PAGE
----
Governing digital health for infectious disease outbreaks
Peer reviewed, Journal article
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Original versionRoberts, S. & Kelman, I. (2023). Governing digital health for infectious disease outbreaks. Global Public Health, 18 (1). https://doi.org/10.1080/17441692.2023.2241894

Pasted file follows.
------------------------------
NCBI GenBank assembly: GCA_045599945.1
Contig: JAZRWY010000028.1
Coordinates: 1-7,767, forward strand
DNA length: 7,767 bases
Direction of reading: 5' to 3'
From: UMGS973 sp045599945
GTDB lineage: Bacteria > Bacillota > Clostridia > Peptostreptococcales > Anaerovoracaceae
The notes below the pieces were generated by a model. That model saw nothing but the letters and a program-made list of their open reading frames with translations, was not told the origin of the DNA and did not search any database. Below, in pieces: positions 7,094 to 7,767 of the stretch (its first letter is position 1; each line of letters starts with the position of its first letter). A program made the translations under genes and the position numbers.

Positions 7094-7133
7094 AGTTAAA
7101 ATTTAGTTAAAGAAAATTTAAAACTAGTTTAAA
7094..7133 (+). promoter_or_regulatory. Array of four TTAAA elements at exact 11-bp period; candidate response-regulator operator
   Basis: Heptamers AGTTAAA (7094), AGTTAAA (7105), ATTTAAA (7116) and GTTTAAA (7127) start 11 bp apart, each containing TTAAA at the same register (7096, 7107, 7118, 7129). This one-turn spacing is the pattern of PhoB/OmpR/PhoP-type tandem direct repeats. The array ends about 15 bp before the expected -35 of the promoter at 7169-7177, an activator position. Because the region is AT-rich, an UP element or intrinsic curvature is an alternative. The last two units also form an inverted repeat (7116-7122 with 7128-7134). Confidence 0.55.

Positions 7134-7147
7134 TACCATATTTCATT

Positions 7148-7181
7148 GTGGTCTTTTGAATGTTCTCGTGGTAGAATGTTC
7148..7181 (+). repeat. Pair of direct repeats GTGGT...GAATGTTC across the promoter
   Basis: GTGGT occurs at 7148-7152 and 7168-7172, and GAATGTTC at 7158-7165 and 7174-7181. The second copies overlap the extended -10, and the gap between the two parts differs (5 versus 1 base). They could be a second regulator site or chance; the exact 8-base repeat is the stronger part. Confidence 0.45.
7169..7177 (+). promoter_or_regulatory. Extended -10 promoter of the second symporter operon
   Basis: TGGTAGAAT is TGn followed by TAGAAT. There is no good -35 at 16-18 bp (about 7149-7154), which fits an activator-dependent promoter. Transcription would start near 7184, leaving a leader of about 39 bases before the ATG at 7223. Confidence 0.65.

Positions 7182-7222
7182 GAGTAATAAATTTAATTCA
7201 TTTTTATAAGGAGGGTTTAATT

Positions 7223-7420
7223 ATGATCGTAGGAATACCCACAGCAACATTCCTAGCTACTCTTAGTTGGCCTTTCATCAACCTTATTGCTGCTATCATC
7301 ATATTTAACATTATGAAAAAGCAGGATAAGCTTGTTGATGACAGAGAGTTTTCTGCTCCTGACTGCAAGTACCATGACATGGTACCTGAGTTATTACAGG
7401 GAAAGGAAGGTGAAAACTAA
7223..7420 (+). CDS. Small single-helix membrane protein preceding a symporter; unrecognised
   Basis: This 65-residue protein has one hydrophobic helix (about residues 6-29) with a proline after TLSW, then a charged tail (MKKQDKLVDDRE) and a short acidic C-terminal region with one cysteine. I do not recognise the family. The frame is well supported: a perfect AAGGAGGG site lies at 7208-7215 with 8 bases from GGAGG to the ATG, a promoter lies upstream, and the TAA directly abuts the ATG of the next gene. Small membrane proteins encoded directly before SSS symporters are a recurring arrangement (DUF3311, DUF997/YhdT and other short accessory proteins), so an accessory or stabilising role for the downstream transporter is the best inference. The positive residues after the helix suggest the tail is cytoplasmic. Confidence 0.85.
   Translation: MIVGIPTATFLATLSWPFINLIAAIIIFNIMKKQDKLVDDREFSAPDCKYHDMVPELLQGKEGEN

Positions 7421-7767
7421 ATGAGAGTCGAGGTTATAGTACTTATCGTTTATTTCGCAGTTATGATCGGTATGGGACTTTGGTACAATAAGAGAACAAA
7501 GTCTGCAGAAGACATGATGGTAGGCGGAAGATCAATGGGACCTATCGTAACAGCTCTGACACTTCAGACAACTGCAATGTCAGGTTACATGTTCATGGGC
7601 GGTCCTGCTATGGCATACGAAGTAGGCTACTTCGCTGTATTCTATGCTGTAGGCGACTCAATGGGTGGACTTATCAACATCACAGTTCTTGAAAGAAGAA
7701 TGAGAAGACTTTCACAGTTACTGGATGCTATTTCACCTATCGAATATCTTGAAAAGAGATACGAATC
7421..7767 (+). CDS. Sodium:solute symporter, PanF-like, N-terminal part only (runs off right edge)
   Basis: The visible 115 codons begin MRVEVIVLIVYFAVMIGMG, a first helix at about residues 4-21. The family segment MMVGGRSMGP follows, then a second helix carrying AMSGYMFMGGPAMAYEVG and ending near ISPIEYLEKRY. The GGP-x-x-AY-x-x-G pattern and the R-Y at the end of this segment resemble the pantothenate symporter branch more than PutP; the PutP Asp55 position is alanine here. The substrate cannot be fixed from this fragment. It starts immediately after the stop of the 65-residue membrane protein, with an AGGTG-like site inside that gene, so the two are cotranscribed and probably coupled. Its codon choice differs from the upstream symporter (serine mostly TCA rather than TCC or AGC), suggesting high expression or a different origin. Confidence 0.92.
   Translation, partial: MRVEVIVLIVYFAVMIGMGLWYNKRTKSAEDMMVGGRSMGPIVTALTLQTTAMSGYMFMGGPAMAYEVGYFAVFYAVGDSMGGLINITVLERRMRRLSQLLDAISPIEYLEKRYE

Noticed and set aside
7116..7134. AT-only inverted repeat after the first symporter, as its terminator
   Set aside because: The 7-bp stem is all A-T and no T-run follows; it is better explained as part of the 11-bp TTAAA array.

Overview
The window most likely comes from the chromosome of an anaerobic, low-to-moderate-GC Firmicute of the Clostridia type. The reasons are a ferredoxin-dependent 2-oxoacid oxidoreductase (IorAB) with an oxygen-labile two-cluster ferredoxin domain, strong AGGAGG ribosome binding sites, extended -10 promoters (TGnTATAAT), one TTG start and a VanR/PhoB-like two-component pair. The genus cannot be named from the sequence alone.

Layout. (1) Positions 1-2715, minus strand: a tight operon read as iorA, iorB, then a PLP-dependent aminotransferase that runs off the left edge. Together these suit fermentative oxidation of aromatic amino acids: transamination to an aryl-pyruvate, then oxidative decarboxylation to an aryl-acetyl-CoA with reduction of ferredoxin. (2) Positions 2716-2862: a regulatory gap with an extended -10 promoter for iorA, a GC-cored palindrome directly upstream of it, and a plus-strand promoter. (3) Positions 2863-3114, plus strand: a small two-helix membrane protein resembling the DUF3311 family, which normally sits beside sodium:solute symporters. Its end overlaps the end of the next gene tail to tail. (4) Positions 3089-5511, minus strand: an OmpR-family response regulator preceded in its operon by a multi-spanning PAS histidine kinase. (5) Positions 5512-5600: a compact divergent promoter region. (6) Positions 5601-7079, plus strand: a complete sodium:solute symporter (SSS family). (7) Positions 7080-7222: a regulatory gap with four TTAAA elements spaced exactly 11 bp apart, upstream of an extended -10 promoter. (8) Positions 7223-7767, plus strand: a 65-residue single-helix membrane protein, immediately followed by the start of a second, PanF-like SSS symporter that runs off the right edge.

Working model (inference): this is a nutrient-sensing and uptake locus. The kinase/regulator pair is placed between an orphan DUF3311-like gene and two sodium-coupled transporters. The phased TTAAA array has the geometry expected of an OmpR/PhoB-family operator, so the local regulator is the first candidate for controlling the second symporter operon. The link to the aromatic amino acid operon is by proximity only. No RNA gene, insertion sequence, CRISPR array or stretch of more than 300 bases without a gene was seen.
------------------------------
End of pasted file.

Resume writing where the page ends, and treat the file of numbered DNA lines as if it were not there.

How can governing digital health for infectious disease outbreaks be enhanced? In many ways, the COVID-19 pandemic has simultaneously represented both the potential and marked limitations of digital health practices for infectious disease outbreaks. During the pandemic’s initial stages, states along with Big Data and Big Tech actors unleashed a scope of both established and experimental digital technologies for tracking infections, hospitalisations, and deaths from COVID-19 – and sometimes exposure to the virus SARS-CoV-2. Despite the proliferation of these technologies at the global level, transnational and cross-border integration, and cooperation within digital health responses to COVID-19 often faltered, while digital health regulations were fragmented, contested, and uncoordinated. This article presents a critiquing reflection of approaches to conceptualising, understanding, and implementing digital health for infectious disease outbreaks, observed from COVID-19 and previous examples. In assessing the strengths and limitations of existing practices of governing digital health for infectious disease outbreaks, this article particularly examines ‘informal’ digital health to build upon and consider how digitised responses to addressing and governing infectious disease outbreaks may be reconceptualised, revisited, or revised.